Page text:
Most of the rest has been allocated for diplomatic operations and foreign aid to Iraq, Afghanistan and other allies in the war on terror. About $16 billion has gone to the Iraq Relief and Reconstruction Fund.

Other estimates put the cost higher; a 2008 study by Nobel Prize-winning economist Joseph Stiglitz and Harvard University professor Linda Bilmes dubbed the conflicts the "$3 trillion war."

That figure appears consistent with current spending levels, since it assumes that the U.S. will continue to spend on the war and related activities through 2019, a mission CBO estimates could cost $1.6 trillion.

Also adding to the cost is interest on war-related debt; that's totaled at least $100 billion. Interest on future debt and other indirect costs are difficult to calculate, such as the cost of replacing equipment and providing benefits and health care to military veterans and families.

Direct war costs dropped in 2009, to about $154 billion, after reaching $187 billion in 2008. The administration had sought $130 billion in fiscal 2010; the defense spending legislation is still pending in Congress; that figure is now likely to grow by at least $30 billion.

A small band of congressional liberals insists that too much is being spent on the war, and that it's driving up the national debt.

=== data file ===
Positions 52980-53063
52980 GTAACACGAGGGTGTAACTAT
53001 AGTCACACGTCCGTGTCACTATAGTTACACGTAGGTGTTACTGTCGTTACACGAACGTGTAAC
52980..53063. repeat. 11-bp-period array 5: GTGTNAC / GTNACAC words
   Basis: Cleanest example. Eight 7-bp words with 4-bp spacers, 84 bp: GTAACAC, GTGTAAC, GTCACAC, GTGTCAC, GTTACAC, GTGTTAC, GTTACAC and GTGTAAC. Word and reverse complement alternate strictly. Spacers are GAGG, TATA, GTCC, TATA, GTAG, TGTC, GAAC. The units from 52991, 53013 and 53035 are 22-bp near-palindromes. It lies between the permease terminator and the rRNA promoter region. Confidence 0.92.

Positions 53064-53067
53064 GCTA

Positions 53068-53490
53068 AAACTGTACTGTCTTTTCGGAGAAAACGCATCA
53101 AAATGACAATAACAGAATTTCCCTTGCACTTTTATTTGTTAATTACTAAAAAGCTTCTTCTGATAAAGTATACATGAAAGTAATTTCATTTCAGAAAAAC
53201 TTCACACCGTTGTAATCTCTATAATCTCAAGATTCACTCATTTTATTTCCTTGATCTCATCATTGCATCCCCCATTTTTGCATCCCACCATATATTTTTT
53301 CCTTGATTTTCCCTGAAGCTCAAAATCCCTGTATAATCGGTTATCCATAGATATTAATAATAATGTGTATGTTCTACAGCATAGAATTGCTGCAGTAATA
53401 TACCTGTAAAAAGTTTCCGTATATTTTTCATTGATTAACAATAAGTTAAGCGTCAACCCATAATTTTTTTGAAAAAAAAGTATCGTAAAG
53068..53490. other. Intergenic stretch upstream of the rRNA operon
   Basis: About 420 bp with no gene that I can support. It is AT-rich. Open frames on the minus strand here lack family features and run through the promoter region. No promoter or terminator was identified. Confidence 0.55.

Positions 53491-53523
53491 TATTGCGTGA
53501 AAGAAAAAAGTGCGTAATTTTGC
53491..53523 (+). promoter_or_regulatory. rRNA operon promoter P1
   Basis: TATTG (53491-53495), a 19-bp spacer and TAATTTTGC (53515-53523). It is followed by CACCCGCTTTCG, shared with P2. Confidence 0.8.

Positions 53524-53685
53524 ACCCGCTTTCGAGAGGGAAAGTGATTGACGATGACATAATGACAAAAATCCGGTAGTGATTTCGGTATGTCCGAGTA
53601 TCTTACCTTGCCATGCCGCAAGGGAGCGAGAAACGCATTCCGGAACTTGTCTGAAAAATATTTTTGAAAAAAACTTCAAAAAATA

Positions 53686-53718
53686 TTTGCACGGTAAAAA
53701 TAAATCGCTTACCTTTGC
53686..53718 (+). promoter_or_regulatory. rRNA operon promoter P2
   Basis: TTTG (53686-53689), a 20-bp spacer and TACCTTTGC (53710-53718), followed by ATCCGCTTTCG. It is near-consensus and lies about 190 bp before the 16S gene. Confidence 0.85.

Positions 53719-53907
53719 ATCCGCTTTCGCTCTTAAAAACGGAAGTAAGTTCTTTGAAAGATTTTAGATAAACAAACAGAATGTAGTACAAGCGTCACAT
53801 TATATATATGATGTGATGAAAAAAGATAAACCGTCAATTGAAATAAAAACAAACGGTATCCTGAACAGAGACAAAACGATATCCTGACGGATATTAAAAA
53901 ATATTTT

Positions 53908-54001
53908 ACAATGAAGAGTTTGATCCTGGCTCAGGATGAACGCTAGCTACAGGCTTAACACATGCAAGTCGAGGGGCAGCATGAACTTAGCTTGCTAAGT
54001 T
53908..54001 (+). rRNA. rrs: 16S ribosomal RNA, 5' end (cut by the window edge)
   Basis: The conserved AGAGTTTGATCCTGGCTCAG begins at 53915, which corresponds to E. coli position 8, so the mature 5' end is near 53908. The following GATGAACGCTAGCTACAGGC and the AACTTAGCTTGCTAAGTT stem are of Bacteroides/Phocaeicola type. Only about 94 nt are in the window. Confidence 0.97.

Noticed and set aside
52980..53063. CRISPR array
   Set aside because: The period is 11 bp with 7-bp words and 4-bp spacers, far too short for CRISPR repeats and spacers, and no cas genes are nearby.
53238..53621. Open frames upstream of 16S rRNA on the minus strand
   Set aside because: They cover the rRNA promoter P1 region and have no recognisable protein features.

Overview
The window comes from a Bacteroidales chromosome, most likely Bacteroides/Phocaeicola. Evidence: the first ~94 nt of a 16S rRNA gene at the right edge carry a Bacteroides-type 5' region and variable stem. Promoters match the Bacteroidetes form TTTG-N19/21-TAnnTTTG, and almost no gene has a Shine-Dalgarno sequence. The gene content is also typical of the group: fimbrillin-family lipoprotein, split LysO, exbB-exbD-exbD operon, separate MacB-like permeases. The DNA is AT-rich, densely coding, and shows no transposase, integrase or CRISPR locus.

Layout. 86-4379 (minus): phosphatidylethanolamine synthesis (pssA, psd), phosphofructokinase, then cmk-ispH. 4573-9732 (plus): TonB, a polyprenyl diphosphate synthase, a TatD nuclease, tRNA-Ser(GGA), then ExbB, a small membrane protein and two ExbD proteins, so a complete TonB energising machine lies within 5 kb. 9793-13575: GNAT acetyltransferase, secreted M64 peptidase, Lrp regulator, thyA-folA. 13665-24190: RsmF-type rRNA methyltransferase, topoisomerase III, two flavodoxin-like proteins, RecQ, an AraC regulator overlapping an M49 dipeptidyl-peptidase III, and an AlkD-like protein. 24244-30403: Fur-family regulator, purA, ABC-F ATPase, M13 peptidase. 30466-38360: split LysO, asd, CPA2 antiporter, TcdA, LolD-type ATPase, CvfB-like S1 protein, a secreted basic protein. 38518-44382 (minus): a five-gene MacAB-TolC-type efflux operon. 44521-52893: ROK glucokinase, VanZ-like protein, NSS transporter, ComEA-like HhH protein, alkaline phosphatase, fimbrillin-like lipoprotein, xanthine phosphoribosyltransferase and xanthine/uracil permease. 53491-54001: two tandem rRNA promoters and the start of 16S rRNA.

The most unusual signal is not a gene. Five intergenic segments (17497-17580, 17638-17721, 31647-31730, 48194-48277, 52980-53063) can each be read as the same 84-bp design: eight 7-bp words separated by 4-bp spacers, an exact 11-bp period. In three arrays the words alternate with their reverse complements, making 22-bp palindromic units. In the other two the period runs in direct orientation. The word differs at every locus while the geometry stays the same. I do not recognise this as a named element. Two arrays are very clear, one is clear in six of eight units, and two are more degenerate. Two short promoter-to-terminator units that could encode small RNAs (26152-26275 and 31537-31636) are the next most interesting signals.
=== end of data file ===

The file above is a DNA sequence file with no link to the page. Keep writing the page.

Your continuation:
War spending "has contributed to our economic crisis, exploded the lid off our national debt, and diverted funds from desperately needed domestic priorities," said Rep. Lynn Woolsey, D-Calif.

"We believe that if this war is to be fought, it's only fair that everyone share the burden," said House Appropriations Committee Chairman David Obey, D-Wis., who had pushed for a war surtax.

The surtax effort was seen as more a political than a fiscal initiative.

"Look at who's pushing this. It's people opposed to the war," said Roberton Williams, budget analyst at the Urban Institute-Brookings Institution Tax Policy Center.

House Speaker Nancy Pelosi, D-Calif., sensing scant support for the surtax, effectively killed the idea on Thursday.

The war cost will help boost a federal deficit that CBO estimates will reach $1.4 trillion this year, roughly the same as last year, and add to a total national debt that now tops $12 trillion when including debt held in government accounts. But Obama's extra $30 billion is only a drop in the $1 trillion, $400 billion deficit bucket.

CBO sees huge deficits ahead. Its latest projections show that even with stricter fiscal policies and a reviving economy, federal deficits are expected to total $7.1 trillion over the next decade, still reaching $722 billion in fiscal 2019 alone.

Those projections assume a continuation of current war policies. Should troop levels decline "significantly" over a three year period, as Obama hopes, the cost would drop to about $1.1 trillion over 10 years, or roughly $140 billion a year, which would still leave large deficits.

Democratic leaders lament that until the economy stabilizes, it could be hard to significantly dent those deficits.

"I am for paying for things that we do," said House Majority Leader Steny Hoyer, D-Md. But, he said, trying to offset spending "is complicated by the economic crisis."

MORE FROM McCLATCHY:

Nobel laureate estimates wars' cost at more than $3 trillion

Experts: Health care bills do nothing to lower costs

U.S. unemployment rate falls but job losses improve

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e-mail: dlightman@mcclatchydc.com